256 bytes
0x5_2500 0x5_25ff
RxBD37
HDLC37 Receive Buffer Descriptor Table
256 bytes
0x5_2600 0x5_26ff
RxBD38
HDLC38 Receive Buffer Descriptor Table
256 bytes
0x5_2700 0x5_27ff
RxBD39
HDLC39 Receive Buffer Descriptor Table
256 bytes
0x5_2800 - 0x5_9fff
Reserved
0x5_a000 0x5_a0ff
0x5_a000 0x5_a007
TxBD0-0
HDLC0-0 Transmitter Buffer Descriptor
8 bytes
0x5_a008 0x5_a00f
TxBD0-1
HDLC0-1 Transmitter Buffer Descriptor
8 bytes
0x5_a010 0x5_a017
TxBD0-2
HDLC0-2 Transmitter Buffer Descriptor
8 bytes
0x5_a018 0x5_a01f
TxBD0-3
HDLC0-3 Transmitter Buffer Descriptor
8 bytes
0x5_a020 0x5_a027
TxBD0-4
HDLC0-4 Transmitter Buffer Descriptor
8 bytes
0x5_a028 0x5_a02f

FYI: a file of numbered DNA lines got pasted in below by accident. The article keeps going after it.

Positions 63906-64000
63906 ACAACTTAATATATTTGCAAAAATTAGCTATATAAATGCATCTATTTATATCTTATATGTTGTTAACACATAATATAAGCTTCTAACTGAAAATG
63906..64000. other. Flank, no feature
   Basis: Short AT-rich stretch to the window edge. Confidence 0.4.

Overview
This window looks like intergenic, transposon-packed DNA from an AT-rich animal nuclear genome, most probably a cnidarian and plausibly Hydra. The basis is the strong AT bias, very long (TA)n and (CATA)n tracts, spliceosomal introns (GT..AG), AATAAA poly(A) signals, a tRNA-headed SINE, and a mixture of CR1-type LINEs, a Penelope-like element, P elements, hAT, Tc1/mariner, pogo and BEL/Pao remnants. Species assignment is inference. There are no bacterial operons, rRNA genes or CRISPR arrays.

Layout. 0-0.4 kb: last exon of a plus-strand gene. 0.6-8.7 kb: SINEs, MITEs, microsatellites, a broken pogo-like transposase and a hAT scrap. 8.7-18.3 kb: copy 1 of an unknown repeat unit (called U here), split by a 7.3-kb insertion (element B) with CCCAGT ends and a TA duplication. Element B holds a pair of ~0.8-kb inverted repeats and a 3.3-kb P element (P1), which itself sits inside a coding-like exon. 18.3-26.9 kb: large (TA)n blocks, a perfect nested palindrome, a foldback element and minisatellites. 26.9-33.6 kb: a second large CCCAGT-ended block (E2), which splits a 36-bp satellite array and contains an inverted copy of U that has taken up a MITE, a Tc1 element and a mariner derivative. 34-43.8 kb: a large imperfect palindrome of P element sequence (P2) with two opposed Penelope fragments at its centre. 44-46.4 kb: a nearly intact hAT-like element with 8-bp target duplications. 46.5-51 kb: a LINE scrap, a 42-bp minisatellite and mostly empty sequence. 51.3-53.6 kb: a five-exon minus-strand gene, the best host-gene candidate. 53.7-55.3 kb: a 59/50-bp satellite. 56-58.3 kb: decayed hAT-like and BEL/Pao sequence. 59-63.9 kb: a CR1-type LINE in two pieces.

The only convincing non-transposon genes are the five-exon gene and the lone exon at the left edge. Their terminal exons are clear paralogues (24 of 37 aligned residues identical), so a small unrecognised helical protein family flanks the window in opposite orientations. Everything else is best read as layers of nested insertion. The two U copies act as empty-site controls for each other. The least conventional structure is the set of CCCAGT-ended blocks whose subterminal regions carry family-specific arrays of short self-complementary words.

TxBD0-5
HDLC0-5 Transmitter Buffer Descriptor
8 bytes
0x5_a030 0x5_a037
TxBD0-6
HDLC0-6 Transmitter Buffer Descriptor
8 bytes
0x5_a038 0x5_a03f
TxBD0-7
HDLC0-7 Transmitter Buffer Descriptor
8 bytes
0x5_a040 0x5_a0ff
TxBD0
HDLC0-8 – 31 Transmitter Buffer Descriptor
192 bytes
TxBD1
HDLC1 Transmitter Buffer Descriptor Table
256 bytes
0x5_a100 0x5_a1ff
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HDLC
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Memory and Register Map
Table 1-1. Internal Memory Map (Continued)
Freescale Semiconductor, Inc...
Internal Address
Abbreviation
Name
Size
0x5_a200 0x5_a2ff
TxBD2
HDLC2 Transmitter Buffer Descriptor Table
256 bytes
0x5_a300 0x5_a3ff
TxBD3
HDLC3 Transmitter Buffer Descriptor Table
256 bytes
0x5_a400 0x5_a4ff
TxBD4
HDLC4 Transmitter Buffer Descriptor Table
256 bytes
0x5_a500 0x5_a5ff
TxBD5
HDLC5 Transmitter Buffer Descriptor Table
256 bytes
0x5_a600 0x5_a6ff
TxBD6
HDLC6 Transmitter Buffer Descriptor Table
256 bytes